Women, and Black Men and Women, Wait Longer at the ER for Diagnosis and Treatment of a Heart Attack.

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Sexism and bigotry in the emergency room.

Sexism and bigotry are still alive and well in medicine. I have experienced this often during my 40 years in medicine. Women are considered hysterical to the medical man (and some women) which has been what men think about us since time began. This has passed it’s “sell-by” date, as has the bigotry against people of color, but it is present, and we must somehow get what we need and get around the attitudes of medical personnel.

My best advice is to not act hysterical because the male brain then flips to the thought that we are imagining this medical symptom! But if you cannot help it then have someone with you who can talk like a man—“just the facts”, don’t embellish and don’t give them a long story…they lose interest, and forget why you are there.

Tell the ER Doctors and EMTs:

  1. That you think you or your loved one is having a heart attack
  2. The estimated time you started having these symptoms
  3. If you took an aspirin, then tell them
  4. Have your medical history written on your iPhone app: look up this icon on any iPhone
  5. Have a list on the iPhone app or on a list in your wallet.
  6. Give all this information to your healthcare provider right away.
  7. Answer questions succinctly and quickly…no stories!

We are successful at treating heart attacks and preventing disability and death in older men, but women of all ages and people of color, both sexes, are not being treated optimally, certainly not as well as their older white male counterparts.

“Despite a decline in the number of overall heart attacks, this number is rising among young adults,” Dr. Banco adds. “And young women and young Black adults have poorer outcomes after a heart attack compared to men and white adults.”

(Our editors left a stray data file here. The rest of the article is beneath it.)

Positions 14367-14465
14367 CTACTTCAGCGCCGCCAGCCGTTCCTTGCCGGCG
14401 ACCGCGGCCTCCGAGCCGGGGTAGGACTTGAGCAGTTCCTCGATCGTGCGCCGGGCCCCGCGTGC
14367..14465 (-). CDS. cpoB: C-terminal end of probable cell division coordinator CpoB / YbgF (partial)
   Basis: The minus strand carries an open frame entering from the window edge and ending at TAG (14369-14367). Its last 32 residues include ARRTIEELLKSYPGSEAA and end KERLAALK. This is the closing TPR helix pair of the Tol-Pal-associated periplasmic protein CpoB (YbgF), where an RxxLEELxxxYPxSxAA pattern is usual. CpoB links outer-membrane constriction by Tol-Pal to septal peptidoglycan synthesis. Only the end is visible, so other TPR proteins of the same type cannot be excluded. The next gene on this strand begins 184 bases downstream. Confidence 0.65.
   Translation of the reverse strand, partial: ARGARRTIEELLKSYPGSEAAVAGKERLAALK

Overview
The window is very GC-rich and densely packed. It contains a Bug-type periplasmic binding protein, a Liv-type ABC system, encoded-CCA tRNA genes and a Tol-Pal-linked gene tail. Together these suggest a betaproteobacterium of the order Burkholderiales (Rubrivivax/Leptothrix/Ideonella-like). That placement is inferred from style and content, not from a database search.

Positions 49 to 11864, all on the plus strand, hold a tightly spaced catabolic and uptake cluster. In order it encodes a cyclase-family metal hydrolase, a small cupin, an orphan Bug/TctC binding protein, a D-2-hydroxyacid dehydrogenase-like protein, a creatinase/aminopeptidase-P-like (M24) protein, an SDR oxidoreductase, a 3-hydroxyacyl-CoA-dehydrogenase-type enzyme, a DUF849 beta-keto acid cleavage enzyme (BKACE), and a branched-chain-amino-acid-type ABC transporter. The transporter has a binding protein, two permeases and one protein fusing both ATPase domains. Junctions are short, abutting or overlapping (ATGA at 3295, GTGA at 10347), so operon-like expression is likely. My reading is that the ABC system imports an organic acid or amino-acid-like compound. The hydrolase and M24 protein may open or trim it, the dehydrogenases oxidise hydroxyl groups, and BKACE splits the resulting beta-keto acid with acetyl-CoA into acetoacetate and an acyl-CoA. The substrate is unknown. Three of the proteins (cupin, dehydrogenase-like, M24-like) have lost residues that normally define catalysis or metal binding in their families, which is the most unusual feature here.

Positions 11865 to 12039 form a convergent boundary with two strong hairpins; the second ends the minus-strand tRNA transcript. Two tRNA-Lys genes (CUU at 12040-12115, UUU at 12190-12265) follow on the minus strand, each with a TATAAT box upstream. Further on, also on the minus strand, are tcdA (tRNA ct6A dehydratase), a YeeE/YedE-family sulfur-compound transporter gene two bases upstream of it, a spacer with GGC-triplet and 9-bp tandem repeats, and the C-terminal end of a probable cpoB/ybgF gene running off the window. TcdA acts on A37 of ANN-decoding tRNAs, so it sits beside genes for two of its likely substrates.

Journal of the American Heart Association: symptoms of heart attack

  • Chest pain, pressure, chest tightness, burning in the chest
  • Shortness of breath
  • Left arm pain,
  • Jaw pain
  • Upper back pain
  • Heart burn
  • Passing out

As doctors, we have been taught that women have different symptoms than men when having a heart attack, AND we have been taught that men have many more heart attacks than women. Only half of that is true. Women have fewer heart attacks when they are compared to young men of the same age, BUT women reach the same rate of heart attacks as men after menopause and if they are not replaced with estrogen.  Our female patients at Biobalance Health actually have fewer heart attacks than is normal for their age after menopause because they are replaced with estradiol pellets.

Young adults 18 to 55 years old who come to the emergency room with chest pain may wait longer and get less thorough workups when they’re female or Black, a new study suggests. But they have fewer heart attacks than men and women as they age.

The studies show that the care women receive is biased and are not considered at risk for heart attacks. An expert Gulati say in Everyday health,

“There is implicit bias in how we care for women,” Gulati says. “Women are still not seen to be at risk for heart disease (https://www.everydayhealth.com/heart-disease/). It is still seen as a man’s disease, despite the fact that cardiovascular disease remains the leading cause of death in both men and women.”

Delay in treatment should not be discounted. It can mean the difference between life and death and health and disability.

Time is heart muscle,” Dr. Gulati says. “So, these noted delays and less aggressive care of women have the potential to translate into delays in care, less diagnostic testing, deaths at home for some discharged, and continued worse outcomes after a heart attack in young women — particularly young Black women.”

If you have the symptoms of a heart attack, you should take a baby aspirin (81 mg) and call 911. Time is obviously very important to the heart and lack of oxygen from a heart attack damages the heart muscle and therefore can leave you with a damaged heart that will limit your activity and lifestyle.

No matter who you are, you should tell the EMT that you think you are having a heart attack, and they will go as fast as possible to the hospital and treat you on the way. If you cannot talk then make sure you partner with your partner and make sure you help each other communicate with the EMT and doctors.

Remember you only need to tell them that you think it is a heart attack and that your symptoms are, (choose yours), chest pain or chest pressure, shortness of breath, left arm pain, jaw pain, and or upper back pain.


This Health cast was written and presented by Dr. Kathy Maupin, M.D., Bio-identical Hormone Replacement Expert and Author. www.BioBalanceHealth.com • (314) 993-0963.

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